Here are some that affect the health of financially ordinary Americans:

  • The Administraton has already taken steps to “roll back healthy school lunch standards”
  • The new head of the FDA “has invested in or consulted for dozens of healthcare companies” which suggests that the Food and Drug Administration won’t be much help in preventing unnecessary complications and expenses.
  • The House health care bill would eliminate Obamacare requirements that insurance plans cover prescriptions drugs and mental healthcare. Like all insurance, drug and mental health care coverage are intended to protect people from unplanned changes in the costs of survival.
  • Senate Republicans narrowly lost an effort to roll back a regulation that “limit[s] methane emissions from oil and natural gas drilling.” Methane is even more damaging to the climate than carbon.
    • Those rules risk our health for the sake of other people’s profits.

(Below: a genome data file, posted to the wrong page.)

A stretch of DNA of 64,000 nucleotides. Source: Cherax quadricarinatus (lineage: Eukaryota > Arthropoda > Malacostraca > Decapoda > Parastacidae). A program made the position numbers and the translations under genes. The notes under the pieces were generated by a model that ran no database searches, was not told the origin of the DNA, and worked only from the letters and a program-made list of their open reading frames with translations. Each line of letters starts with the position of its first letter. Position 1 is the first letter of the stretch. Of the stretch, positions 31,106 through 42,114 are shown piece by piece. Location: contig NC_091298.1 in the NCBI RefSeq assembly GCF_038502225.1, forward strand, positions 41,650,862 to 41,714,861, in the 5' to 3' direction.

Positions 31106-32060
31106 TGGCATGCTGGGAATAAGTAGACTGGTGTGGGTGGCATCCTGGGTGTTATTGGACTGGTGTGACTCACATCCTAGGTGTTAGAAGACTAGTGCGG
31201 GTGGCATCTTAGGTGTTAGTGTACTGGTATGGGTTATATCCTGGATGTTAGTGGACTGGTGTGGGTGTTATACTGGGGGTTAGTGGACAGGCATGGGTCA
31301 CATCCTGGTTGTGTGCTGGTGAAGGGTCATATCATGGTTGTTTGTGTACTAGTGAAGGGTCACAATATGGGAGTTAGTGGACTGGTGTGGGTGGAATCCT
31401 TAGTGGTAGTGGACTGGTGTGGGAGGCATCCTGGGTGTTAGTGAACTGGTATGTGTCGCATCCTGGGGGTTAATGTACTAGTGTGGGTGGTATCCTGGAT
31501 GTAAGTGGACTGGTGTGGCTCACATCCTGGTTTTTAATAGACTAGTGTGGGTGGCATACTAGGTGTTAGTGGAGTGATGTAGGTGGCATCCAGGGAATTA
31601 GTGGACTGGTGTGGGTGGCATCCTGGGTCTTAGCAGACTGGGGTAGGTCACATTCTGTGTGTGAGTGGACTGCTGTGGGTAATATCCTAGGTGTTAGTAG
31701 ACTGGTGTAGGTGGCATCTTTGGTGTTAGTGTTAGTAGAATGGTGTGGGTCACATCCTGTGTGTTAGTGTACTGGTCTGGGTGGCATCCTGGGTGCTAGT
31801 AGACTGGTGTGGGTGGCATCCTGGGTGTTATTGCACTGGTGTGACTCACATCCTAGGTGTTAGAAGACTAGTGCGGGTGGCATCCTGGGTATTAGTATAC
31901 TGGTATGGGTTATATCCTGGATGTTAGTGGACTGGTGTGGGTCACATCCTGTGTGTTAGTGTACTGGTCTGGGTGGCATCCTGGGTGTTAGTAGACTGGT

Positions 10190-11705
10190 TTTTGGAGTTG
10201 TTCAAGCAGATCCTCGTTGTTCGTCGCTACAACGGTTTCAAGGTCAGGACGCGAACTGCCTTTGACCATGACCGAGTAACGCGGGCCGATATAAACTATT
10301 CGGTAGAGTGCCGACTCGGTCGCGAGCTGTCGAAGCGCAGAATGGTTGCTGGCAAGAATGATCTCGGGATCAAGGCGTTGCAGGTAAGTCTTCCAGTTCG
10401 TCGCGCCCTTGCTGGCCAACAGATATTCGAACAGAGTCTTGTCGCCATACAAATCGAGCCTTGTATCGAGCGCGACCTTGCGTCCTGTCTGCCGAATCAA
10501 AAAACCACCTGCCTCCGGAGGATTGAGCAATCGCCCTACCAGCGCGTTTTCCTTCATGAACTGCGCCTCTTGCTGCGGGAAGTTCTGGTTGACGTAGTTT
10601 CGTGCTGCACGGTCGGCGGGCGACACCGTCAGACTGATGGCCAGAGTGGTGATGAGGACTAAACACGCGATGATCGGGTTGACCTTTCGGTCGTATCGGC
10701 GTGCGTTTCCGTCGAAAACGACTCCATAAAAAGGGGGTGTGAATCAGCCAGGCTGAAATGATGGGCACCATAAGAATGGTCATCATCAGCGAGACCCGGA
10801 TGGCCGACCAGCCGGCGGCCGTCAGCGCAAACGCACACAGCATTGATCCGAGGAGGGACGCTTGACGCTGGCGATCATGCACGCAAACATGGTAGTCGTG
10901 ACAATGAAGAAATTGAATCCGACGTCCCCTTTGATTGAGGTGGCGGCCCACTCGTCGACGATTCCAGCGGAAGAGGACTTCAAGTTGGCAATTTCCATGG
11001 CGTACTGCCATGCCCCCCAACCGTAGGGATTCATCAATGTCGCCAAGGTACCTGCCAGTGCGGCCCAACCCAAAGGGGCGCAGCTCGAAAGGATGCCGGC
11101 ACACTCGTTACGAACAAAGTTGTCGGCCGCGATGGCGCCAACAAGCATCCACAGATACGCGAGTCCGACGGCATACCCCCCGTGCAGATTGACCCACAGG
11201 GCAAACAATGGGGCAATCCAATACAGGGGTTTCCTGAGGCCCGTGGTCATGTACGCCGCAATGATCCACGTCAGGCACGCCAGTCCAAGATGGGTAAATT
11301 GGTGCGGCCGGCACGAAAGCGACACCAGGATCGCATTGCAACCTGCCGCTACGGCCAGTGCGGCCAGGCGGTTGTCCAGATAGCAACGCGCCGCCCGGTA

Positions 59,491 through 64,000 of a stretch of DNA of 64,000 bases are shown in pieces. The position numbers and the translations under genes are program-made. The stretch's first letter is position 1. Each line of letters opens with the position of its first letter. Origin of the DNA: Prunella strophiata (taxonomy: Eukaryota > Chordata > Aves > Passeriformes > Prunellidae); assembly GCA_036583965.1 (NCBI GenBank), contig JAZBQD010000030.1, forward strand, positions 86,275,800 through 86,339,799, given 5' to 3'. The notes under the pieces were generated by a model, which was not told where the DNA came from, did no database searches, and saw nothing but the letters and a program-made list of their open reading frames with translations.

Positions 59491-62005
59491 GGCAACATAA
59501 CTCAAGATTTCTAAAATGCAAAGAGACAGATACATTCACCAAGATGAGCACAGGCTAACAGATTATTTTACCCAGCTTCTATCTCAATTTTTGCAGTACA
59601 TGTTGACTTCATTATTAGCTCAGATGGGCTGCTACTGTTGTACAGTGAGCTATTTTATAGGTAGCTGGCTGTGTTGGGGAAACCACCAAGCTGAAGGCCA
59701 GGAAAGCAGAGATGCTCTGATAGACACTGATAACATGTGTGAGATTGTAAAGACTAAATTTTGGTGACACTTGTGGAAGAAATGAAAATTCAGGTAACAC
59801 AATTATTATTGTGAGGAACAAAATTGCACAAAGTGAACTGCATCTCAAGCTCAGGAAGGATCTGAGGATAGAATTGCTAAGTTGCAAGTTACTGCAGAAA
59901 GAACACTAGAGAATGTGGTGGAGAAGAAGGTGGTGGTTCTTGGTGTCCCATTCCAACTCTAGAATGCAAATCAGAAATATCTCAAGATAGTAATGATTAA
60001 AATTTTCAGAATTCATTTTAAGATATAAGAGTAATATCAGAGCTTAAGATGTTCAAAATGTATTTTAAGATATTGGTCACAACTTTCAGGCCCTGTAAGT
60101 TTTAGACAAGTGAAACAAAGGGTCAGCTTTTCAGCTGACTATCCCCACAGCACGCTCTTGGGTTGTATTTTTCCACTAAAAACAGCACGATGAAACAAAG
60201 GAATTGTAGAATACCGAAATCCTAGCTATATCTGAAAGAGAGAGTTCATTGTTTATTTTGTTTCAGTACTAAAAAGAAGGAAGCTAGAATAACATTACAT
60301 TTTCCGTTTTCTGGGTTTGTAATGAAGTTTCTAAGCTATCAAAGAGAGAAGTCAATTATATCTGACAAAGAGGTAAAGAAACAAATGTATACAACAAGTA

On savings for retirement:

  • “Trump’s Labor Department delayed the so-called fiduciary rule, ordering financial advisers to act in … [your] best interest[s] … [if you] are saving for retirement.”
  • The CHOICE Act would allow the banks that brought us the crash of 2008 to opt out of regulations adopted after the crash and intended to prevent another. And the bill renames the Consumer Financial Protection Bureau and “reduces its power to enforce pre-existing consumer protection laws.”
    • Those rules risk our financial security for the sake of other people’s profits.

Meanwhile, Republicans on the Supreme Court show little respect for working men and women.

  • With Breyer’s help they have blessed “Professional debt collectors … [who] built a business out of buying stale debt, filing claims in bankruptcy proceedings to collect it, and hoping that no one notices that the debt is too old to be enforced by the courts.”
  • The Court continues to apply a 1925 statute intended for interstate business transactions to consumer contracts and the Court bars state regulation entirely.

What Republicans continue to give us is freedom for the boss and drudgery for the rest of us. As the old folk song has it, “same song, second verse, could get better but it’s gonna get worse.”

— This commentary was broadcast on WAMC Northeast Report, May 16, 2017.